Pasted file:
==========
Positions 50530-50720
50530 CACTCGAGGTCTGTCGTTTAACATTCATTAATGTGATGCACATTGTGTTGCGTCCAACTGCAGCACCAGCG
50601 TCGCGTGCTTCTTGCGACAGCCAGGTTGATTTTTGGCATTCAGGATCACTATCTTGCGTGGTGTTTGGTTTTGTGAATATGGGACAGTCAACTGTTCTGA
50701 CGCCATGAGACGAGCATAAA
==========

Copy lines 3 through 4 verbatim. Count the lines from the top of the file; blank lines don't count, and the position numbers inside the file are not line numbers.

50601 TCGCGTGCTTCTTGCGACAGCCAGGTTGATTTTTGGCATTCAGGATCACTATCTTGCGTGGTGTTTGGTTTTGTGAATATGGGACAGTCAACTGTTCTGA
50701 CGCCATGAGACGAGCATAAA